If you want to make yourself really sick, go to this page of the San Francisco Chronicle and read the story of the first episode of a TLC television program called "Outrageous Kid Parties." This is not a show that I intend to watch, especially after seeing the two brief videos that are posted on the web page along with the article.
In this kick-off episode, the mother of a six year old girl spends ... THIRTY TWO THOUSAND DOLLARS to throw a ... well, "lavish" hardly seems a proper word ... party for her daughter's sixth birthday.
The party started with spending $3,000 for hand made invitations made to look like medieval scrolls, delivered by the guest of honor's older brother, who, for a mere $100, dressed as a jester to make the deliveries.
The little girl arrives at her party in a horse-drawn carriage that looks like Cinderella's pumpkin chariot and she is accompanied by her friends, who are all dressed in what looks like baby wedding garb.
There is a troup of dancers who perform and I don't know what else (because I only watched the brief film clip) and the child of the hour seems to be having a great time until they bring in the birthday cake, which is at least three times taller than any cake I ever baked when I was doing cakes. I didn't look closely, but it may have been a duplication of the Cinderella castle in Disneyland. But at the top of this gargantuan cake was a life size bird, which I imagine was fashioned out of cake and gum paste and which looked not only life size, but life LIKE. When the little girl saw it, she burst into tears because the bird was purple and it was supposed to be blue.
This would hit me wrong at any time, but on the day after I heard from Fred that they spent the family's Christmas present on rice so they could bury his little sister just made it that much more disturbing. Fred is an about-to-be 8 year old who has never had a birthday cake because his family can't afford it. (I'll bet HE wouldn't cry if a damn cake bird was the wrong color!)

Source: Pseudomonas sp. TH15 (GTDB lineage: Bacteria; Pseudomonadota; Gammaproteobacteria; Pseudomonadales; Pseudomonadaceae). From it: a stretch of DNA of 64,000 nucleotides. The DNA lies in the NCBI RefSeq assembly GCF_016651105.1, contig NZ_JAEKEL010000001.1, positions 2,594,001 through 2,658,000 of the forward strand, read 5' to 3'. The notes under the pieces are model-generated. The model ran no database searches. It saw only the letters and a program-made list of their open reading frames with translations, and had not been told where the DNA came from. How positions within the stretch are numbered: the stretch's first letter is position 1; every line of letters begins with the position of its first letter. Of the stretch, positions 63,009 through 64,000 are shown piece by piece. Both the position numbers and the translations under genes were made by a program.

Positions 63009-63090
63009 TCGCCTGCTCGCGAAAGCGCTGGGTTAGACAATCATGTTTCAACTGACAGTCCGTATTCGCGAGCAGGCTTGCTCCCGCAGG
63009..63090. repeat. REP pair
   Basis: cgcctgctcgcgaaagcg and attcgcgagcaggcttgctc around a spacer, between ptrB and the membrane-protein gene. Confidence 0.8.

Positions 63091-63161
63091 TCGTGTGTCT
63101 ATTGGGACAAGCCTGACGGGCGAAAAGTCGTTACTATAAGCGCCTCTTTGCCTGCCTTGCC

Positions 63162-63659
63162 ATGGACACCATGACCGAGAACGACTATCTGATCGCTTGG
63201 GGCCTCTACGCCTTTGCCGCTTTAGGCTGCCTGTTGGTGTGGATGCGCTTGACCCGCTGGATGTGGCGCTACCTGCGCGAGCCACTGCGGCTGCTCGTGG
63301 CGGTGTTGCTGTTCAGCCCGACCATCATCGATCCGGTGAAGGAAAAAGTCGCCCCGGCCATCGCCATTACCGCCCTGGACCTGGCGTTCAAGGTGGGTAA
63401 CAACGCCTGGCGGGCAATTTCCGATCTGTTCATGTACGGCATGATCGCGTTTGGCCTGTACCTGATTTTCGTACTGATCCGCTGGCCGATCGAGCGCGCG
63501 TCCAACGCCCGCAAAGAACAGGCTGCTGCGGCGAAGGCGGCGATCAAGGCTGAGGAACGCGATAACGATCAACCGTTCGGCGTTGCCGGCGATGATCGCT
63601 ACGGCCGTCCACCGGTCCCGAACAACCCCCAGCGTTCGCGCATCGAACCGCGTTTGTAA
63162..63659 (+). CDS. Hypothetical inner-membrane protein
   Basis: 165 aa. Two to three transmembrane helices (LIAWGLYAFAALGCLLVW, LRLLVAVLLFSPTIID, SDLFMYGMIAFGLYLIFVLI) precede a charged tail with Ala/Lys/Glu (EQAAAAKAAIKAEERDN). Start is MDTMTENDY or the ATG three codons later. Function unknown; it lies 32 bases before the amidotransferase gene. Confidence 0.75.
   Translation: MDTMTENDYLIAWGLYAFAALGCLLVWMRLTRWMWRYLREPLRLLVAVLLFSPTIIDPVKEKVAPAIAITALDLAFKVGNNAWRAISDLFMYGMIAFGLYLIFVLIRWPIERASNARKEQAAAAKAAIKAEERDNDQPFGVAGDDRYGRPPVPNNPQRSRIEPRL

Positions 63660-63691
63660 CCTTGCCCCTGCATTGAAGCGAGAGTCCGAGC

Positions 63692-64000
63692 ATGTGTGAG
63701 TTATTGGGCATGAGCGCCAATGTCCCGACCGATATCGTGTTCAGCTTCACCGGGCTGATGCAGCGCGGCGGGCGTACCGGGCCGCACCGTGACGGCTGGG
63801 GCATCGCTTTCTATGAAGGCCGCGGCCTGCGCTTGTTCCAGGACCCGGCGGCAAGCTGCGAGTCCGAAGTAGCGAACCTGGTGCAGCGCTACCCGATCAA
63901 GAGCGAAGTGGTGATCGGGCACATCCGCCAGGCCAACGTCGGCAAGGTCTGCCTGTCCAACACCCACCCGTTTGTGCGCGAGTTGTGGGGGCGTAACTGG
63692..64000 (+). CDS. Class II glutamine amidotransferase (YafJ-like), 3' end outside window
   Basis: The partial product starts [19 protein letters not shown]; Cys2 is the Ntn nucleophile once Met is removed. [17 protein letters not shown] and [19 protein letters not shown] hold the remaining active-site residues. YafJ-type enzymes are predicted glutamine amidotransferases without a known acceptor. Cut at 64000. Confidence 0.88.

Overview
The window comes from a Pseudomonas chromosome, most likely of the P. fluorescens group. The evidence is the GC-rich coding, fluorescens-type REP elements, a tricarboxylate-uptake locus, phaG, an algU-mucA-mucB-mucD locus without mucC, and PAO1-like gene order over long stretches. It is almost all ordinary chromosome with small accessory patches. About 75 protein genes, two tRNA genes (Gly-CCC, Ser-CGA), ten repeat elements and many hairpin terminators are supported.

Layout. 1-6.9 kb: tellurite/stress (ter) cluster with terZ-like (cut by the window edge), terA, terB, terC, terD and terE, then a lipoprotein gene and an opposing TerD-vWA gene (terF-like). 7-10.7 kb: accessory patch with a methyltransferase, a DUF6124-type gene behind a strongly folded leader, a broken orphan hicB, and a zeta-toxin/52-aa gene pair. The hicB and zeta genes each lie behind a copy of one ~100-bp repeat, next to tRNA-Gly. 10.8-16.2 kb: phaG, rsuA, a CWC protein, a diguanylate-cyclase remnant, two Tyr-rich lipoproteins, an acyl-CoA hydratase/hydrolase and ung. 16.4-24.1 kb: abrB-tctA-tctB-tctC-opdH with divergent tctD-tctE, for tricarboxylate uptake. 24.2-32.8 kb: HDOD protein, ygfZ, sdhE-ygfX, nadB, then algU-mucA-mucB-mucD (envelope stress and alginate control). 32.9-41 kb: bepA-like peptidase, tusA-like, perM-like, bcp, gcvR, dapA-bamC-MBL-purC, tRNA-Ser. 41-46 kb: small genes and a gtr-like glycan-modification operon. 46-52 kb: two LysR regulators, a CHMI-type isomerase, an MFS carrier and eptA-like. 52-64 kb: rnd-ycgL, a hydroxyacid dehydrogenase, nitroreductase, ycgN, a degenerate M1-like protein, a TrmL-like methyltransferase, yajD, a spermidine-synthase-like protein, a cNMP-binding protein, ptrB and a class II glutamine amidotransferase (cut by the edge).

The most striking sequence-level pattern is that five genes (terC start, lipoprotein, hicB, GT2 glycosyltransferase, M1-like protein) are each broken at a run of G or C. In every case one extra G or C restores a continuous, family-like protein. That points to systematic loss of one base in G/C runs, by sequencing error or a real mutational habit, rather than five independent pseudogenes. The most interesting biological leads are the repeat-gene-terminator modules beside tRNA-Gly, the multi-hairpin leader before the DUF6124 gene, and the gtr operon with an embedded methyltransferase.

$32,000 is an amount of money I can't even fathom spending for a child's party. Obviously these people are rich enough to afford it (though the article says that the mother tried to lie to her husband and let him know the party only cost $15,000), and who am I to tell rich folks how to spend their money. But...$32,000...????
We have had lots of parties, some of them quite good, if I do say so myself, and none of them came in at even triple, let alone quintuple digits. We had a Star Trek party for Tom's birthday one year where I made a tribble cake and cut out Spock ears for "Pin the Ears on Spock" and made cloth tribbles that they could throw at Klingons. Nobody complained that it wasn't fancy enough.
There was the Tom Sawyer party for Ned, where I let the kids paint the back fence with tempura paint and then strip and play in the wading pool. It was the perfect idea, with lots of mess and no complaints abouat clean up, until I found out that tempura paint soaks into wood grain. I think the stuff they painted on that fence was still there when we sold the house.
We used the nursery school to do a pirate party where the kids got head scarves for a party favor and they did things in the playground like digging for chocolate "dubloons" as buried treasure. They wore eye patches and carried cardboard swords, walked the plank and said "arrrghh" a lot.
For Jeri's birthday one year, I taught the girls how to make sugar eggs (the kind that you build scenes inside and then look through a hole to see the scene). Everyone had a great time and I think that replacing the linoleum with Pergo finally got rid of the last of the sugar on the floor. But it was great fun.
We had a Superheroes party for Ned on year and I made a Superman cake and all the games were geared toward super heroes.
We had scavenger hunts and pizza parties, where each guest got to build his/her own pizza. Once in awhile we took a group to a real pizza parlor, but mostly we did things at home that were fun and didn't cost a mint.
I know kids' parties aren't like that now, but I don't see the need to put yourself into hock or to play the game of one-upsmanship just for a child's birthday. I would rather see children appreciating what they have and not crying because the damn bird on the multi-thousand dollar cake was the wrong color.